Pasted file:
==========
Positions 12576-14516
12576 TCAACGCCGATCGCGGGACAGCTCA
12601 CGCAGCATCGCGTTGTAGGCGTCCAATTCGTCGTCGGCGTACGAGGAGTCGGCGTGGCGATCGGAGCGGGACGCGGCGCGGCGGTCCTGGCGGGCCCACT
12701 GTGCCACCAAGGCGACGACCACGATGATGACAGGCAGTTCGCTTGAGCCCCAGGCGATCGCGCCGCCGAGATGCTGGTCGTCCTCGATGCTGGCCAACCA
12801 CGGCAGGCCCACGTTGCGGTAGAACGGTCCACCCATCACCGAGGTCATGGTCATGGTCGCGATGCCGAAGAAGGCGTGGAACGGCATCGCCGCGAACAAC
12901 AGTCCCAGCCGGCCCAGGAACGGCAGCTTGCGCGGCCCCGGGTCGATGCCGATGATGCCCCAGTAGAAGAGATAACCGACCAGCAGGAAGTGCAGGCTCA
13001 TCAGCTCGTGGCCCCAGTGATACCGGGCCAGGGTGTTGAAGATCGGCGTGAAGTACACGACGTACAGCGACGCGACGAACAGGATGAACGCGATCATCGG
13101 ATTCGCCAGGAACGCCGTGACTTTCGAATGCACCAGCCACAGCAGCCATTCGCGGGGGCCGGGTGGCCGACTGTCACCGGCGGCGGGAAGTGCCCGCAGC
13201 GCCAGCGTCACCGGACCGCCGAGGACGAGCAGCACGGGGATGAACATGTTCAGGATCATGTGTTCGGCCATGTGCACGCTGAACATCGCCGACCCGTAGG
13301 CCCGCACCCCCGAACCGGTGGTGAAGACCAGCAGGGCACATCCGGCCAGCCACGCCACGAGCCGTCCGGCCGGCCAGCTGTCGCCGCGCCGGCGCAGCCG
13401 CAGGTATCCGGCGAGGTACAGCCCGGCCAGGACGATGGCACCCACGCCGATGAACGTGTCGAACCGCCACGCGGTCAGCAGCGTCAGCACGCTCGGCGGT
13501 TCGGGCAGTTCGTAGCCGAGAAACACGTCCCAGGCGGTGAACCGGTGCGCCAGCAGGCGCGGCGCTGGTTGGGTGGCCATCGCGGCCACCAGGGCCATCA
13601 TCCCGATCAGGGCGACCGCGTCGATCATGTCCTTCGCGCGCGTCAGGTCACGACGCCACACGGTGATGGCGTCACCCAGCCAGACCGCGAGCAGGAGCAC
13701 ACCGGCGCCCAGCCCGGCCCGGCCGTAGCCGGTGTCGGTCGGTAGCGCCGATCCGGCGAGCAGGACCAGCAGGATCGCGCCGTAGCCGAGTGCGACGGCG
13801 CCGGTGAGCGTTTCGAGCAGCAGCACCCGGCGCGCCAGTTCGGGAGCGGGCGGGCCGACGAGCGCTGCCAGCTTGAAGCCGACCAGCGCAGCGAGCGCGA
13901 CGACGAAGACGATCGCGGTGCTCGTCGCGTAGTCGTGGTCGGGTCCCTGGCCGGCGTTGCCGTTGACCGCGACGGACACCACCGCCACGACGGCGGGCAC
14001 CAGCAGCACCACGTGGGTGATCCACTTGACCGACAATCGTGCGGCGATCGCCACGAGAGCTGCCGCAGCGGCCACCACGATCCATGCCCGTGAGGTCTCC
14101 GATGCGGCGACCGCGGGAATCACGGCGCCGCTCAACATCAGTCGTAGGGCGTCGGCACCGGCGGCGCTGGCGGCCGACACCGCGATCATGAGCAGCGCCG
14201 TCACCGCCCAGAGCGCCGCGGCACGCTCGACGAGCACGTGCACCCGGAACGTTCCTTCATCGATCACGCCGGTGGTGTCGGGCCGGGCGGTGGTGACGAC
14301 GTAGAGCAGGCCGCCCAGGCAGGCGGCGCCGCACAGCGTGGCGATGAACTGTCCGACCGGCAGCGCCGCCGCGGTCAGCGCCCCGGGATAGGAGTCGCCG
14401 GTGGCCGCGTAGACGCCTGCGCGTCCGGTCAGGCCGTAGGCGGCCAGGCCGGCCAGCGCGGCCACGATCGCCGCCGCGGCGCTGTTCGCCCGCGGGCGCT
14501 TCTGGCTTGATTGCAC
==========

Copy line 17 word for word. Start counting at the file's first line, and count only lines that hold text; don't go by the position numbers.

14001 CAGCAGCACCACGTGGGTGATCCACTTGACCGACAATCGTGCGGCGATCGCCACGAGAGCTGCCGCAGCGGCCACCACGATCCATGCCCGTGAGGTCTCC